Tootling Around Tulum
30 January 2016 | Tulum, Mexico
Beth / high 20's, sunny, relaxing
Time for a road trip! We sailed by Tulum on our way down the coastline four years ago, and we were curious to see it up close. Oddly enough, we weren’t even particularly aware of the beaches – we went to see the Mayan site. As it turned out, that wasn’t our favourite thing!
We took a cab from the marina to the ferry dock, the “people ferry” to Cancun, another cab to the ADO bus station, the bus to Tulum (2 ½ hours in air-conditioned comfort) and walked to our hotel. All very easy, efficient and affordable.
Our 4-year old Lonely Planet Guidebook to Mexico talks about the town being basically a truck stop on the highway, but that’s not what we found. It was a pleasant little town with a wide variety of restaurants, hotels, gift shops with attractive natural fibre hammocks and lots of straw hats – and not overly assertive sellers! It is flat there so biking is easy to the ruins and at least one cenote and the beach is an 80 peso cab ride or a longish bike ride away. We got there at noon, stayed 2 nights and left at noon on the third day, and I wish we had added at least one more day. We underestimated our desired beach time!
We used booking.com to reserve a room at a charming and funky little hotel recommended on Trip Advisor – just sweet, with a nice big clean room, helpful front desk staff (Jonathan and Guillermo) bikes to rent and beach towels to borrow, hammocks for naps on the rooftop and a bakery on the main floor. Maison Tulum is two blocks from the bus station and just two blocks off the main street so it was quiet but easily walkable in the evenings.
Now about those ruins: we knew it was a small site and that it is heavily visited by tour groups so it is advisable to go early or late. Unfortunately we slept in so it was 9:30 by the time we locked our bikes just outside the entrance gate, and there were many buses in the lot. We were able to sidestep the many groups and guides though so it wasn’t really a big issue. We used an iPad App for our own self-guided tour. The disappointing thing was that all the structures were roped off so we had to follow the main streets with no prowling around and inside the remains of the buildings. There is no question that it is a beautifully situated site. The Mayans regularly sailed up and down the coast, and this would have been a port town and fortress – offering protection from other Mayan city states, and occupied during the late post- Classic period (AD 1200-1521).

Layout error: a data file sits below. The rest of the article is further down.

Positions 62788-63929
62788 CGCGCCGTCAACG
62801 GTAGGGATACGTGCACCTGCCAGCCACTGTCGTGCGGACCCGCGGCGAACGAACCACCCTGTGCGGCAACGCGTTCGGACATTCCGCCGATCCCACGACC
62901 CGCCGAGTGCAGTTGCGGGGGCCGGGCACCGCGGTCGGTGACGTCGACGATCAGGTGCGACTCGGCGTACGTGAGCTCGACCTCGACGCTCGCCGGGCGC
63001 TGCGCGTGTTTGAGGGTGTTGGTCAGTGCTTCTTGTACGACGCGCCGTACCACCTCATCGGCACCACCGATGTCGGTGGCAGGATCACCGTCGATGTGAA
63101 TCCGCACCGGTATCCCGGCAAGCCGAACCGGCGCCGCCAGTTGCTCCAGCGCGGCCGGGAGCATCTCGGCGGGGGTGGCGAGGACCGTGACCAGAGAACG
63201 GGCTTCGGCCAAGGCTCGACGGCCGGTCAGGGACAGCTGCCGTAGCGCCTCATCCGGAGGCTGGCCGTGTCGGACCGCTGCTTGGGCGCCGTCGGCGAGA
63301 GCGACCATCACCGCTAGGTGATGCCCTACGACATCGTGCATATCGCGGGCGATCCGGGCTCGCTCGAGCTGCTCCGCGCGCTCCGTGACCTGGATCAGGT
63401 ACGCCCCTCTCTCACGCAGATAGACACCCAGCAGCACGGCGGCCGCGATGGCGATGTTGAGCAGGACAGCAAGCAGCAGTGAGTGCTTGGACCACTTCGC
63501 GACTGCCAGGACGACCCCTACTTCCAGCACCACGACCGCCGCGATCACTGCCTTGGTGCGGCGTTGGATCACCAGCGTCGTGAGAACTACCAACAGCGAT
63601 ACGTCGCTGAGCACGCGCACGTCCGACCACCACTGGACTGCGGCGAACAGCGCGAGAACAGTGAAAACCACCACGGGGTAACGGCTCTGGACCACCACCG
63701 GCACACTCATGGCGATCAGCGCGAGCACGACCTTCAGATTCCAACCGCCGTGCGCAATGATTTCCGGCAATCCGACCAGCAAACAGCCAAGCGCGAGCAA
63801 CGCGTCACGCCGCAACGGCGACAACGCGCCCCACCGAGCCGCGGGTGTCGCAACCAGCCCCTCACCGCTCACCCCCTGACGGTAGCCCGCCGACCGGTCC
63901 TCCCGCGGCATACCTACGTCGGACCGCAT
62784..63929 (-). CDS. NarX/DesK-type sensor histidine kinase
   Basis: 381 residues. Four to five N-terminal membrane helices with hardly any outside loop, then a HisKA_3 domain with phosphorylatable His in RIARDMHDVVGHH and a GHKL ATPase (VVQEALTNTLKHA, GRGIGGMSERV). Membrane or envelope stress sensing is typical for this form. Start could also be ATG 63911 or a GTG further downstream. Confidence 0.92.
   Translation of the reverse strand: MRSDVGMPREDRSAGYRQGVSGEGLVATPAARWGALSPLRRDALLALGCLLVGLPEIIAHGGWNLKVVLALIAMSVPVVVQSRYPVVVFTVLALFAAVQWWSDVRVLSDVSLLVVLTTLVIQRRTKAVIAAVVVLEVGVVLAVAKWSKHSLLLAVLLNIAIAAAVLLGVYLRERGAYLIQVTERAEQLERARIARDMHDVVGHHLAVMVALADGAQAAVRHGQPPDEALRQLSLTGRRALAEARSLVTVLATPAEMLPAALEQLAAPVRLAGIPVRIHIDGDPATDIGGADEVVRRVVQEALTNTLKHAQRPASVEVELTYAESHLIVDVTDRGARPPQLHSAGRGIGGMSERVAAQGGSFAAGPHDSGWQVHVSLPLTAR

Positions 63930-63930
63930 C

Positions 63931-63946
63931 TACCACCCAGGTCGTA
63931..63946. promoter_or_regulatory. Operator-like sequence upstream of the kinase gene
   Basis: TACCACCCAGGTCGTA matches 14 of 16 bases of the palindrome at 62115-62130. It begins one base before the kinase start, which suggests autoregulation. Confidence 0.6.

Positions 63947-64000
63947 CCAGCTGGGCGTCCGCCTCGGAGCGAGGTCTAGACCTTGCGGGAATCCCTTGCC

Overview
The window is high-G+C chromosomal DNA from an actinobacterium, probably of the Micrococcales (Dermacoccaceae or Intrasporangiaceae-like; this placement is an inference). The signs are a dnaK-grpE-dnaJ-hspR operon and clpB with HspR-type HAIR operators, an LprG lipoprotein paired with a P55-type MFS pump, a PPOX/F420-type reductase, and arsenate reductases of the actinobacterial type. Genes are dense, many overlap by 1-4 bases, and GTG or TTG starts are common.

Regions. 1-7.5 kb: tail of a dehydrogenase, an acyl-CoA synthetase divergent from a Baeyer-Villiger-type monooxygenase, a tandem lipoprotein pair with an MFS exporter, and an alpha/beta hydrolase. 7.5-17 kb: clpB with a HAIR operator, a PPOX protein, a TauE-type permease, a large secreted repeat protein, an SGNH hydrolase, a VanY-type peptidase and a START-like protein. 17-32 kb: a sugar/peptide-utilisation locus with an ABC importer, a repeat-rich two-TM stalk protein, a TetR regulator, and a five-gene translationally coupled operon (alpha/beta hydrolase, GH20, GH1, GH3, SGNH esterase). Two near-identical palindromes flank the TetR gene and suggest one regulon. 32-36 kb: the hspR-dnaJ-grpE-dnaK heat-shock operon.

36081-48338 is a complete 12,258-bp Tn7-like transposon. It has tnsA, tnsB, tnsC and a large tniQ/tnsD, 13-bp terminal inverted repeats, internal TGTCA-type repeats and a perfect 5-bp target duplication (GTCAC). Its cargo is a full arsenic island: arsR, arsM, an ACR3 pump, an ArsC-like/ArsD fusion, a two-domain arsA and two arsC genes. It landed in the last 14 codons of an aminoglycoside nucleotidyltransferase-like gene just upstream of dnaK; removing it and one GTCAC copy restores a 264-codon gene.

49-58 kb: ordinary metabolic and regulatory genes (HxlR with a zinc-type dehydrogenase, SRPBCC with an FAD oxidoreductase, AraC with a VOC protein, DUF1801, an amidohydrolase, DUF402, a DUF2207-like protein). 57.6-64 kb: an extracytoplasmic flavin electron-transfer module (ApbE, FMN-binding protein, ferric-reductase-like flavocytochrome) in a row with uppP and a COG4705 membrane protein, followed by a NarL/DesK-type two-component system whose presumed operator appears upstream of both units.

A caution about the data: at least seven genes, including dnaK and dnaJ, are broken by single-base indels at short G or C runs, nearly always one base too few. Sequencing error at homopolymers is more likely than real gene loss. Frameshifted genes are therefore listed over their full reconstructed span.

The Lonely Planet offers this description, “When Juan de Grijalva sailed past in 1518, he was amazed by the sight of the walled city, its buildings painted a gleaming red, blue and yellow, and a ceremonial fire flaming atop its seaside watch tower.”
That would indeed be something to see! And although the site is not nearly as interesting as other small sites we have visited, it was lovely to swim in the gorgeous turquoise waters within sight of the cliff top structures. And that brings me back to those beaches.
Oh my! The icing-sugar sand! The breakers to play in when the breeze was from the East, and the calm swells the next day in a West wind. The beach is divided into Zona Publica and Zona Hoteleria. We asked the cab driver to take us to the first public beach, although there are hotels and beach clubs along that part too – some that rent chairs and umbrellas and lockers for the day. We found lots of empty areas to lay out our towels, and we didn’t take much of value so we weren’t too worried about the backpack. On the first afternoon when there were more people, we just asked the young women next to us to keep an eye on it, and on the last morning, there were so few people there that it was really a non-issue. We could easily have spent several more hours walking the beach, playing in the water and relaxing on our towels. It was clean too – no plastic, but no shells or sea glass either.
The cenotes interested us - and again, we knew nothing about them before we decided to go to Tulum. We picked Gran Ceynote as the one to visit solely because we could bike to it from our hotel. The cenotes (pronounced say no tays) are sinkholes, or pits resulting from the collapse of limestone bedrock. Some are totally open, some are almost totally underground, some are a mix. Some are quite commercially developed, while some are in a wilder state, and there are many in the Yucutan. They all have crystal clear water, and one can swim or snorkel through them.
Gran Cenote was a little underwhelming and we wish we had had time to visit another one or two to compare. The water was beautiful, but it was pricy at 200 pesos per person and took us very little time to snorkel from start to finish. We read about others with more rock formations that would have been fun to see.
We ate well while we were there! One dinner was at El Asadero, an Argentine restaurant – very attractive with excellent service and tasty food – a departure from the usual Mexican food we have been enjoying. We ordered the ancharro platter – a beautifully tender flank steak grilled perfectly according to our “doneness” requests, a sample of Argentinian sausage, either potatoes or onion, and a flat cactus “leaf”. (What does one call a piece of cactus?) Jim didn’t care for that at all, and I ate enough to know that it wasn’t high on my favourite local food list either. I have seen them at the markets, and now I know I don’t need to bother trying to cook it!
We sampled two different bakeries for tasty treats and either cappuccino or fruit frescas, and started our days with a fruit platter and a shared egg, sausage, bean plate at two different places. (I think Don Cafeto would be great any time of day.)
So – Tulum is certainly worth a visit if you are in the neighbourhood. Get a bike, regress a few years, go flying around on the wide roads and bike paths, play on the beach, relax in a hammock. Have fun!